Journey to Regionals (1×22): Don’t Stop Believin’ (Regionals Version)

Season one ends with the all-important Regionals. All feels hopeless because Sue Sylvester (Jane Lynch), the school’s cheer coach that seems to want to erase all happiness from the school by eradicating the glee club, is one of the judges. It has already been established that the New Directions have to win Regionals or the club is done for, and Mr. Schue goes to Emma for some guidance as he feels particularly devastated by the group’s chances. Emma reminds him of the video from his Show Choir Nationals, and how he said it was the happiest moment of his life. She tells him, “that feeling is way more important than winning and losing.” Later, as Mr. Schue drives in his car, ‘Don’t Stop Believin’’ starts playing on the radio. “Hold on to that feeling,” the song demands again, and Mr. Schue has to pull over so he can cry by the side of the road. In the next glee rehearsal, Mr. Schue reveals to the New Directions when he was ready to give up all joy to become an accountant, how it was their performance of ‘Don’t Stop Believin’’ that brought him back. As a result, he announces an all-Journey setlist at Regionals, urging the club to embrace the fun of getting there, rather than worry about the results. 

At Regionals, by the time the New Directions get to the “Don’t Stop Believin’” part of their medley, the crowd is up and clapping along. Josh Groban, one of the celebrity judges, says that the New Directions have heart, and even Sue can’t help but recognize the team’s joyous performance. Despite all of the other judges placing New Directions in the losing spot, Sue places them at number one, because she too is won over by the power of Journey.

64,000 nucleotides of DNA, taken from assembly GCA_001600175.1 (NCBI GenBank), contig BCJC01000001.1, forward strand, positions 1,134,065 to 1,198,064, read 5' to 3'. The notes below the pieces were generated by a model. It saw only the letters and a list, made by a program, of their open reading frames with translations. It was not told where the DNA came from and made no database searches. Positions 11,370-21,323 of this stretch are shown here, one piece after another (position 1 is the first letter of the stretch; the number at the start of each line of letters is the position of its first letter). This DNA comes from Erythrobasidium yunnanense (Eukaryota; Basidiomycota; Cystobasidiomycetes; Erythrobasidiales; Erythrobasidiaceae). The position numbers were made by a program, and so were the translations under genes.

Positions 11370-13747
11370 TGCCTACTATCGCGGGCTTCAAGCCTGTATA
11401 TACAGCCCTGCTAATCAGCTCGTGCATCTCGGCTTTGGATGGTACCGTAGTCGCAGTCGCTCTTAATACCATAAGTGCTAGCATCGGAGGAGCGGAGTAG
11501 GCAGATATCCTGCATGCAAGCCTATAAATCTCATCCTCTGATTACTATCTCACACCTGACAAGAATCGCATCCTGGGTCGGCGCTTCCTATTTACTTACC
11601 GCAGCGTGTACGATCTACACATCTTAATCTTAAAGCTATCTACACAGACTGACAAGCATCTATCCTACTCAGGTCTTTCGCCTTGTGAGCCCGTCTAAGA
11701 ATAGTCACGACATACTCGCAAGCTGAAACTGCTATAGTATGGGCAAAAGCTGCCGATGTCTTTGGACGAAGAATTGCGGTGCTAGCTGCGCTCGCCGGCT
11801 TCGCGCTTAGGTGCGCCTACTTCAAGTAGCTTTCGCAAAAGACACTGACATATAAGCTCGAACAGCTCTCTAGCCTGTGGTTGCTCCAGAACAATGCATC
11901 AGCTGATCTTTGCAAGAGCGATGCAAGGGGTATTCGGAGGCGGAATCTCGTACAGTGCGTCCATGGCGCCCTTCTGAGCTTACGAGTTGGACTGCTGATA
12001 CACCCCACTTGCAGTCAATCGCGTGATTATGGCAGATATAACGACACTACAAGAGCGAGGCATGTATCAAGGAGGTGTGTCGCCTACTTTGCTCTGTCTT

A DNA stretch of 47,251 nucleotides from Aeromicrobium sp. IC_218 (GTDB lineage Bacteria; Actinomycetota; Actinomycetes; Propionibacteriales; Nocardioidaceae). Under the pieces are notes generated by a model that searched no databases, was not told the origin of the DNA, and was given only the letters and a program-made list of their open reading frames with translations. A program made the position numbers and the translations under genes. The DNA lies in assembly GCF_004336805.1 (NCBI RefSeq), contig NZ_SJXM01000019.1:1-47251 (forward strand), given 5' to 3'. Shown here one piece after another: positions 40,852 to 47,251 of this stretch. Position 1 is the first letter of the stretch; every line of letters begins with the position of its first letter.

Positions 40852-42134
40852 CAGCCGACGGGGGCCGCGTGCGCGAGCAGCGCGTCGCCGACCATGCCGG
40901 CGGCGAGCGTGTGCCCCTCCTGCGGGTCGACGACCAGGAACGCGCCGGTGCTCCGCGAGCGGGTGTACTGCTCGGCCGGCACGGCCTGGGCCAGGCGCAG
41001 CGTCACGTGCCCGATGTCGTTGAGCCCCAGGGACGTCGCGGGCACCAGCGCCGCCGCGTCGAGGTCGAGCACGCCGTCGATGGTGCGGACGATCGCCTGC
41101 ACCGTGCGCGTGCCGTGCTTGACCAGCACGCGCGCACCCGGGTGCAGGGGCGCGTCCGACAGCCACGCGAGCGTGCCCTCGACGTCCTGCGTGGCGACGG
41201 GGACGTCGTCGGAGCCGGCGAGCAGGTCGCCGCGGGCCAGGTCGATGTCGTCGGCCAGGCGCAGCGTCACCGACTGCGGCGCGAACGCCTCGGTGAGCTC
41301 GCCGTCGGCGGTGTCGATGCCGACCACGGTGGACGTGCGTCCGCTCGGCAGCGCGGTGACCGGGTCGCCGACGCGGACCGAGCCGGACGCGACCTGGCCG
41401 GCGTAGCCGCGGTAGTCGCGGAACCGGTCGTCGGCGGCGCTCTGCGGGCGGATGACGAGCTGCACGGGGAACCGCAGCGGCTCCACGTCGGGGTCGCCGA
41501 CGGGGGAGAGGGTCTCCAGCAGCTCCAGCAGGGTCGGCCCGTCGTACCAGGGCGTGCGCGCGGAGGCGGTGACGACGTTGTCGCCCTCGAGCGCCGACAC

This is the first time the show uses the song to remind the audience of its call to happiness. Even when Glee gets too serious with its plots of teen pregnancy, homophobia, and crumbling marriage, which is often the challenge of the teen dramedy, ‘Don’t Stop Believin’’ brings the audience back into its embrace. While some may connect to the show’s heavier themes on a personal and emotional level, the loneliness and the search for meaningful experiences present in the song is something everyone can relate to — even Sue Sylvester herself. It’s a song about longing. And it is this same longing that inspired McKinley High students to join the New Directions, the same longing that inspired the show’s cult following.

Sweet Dreams (4×19): Don’t Stop Believin’ (Rachel’s Version)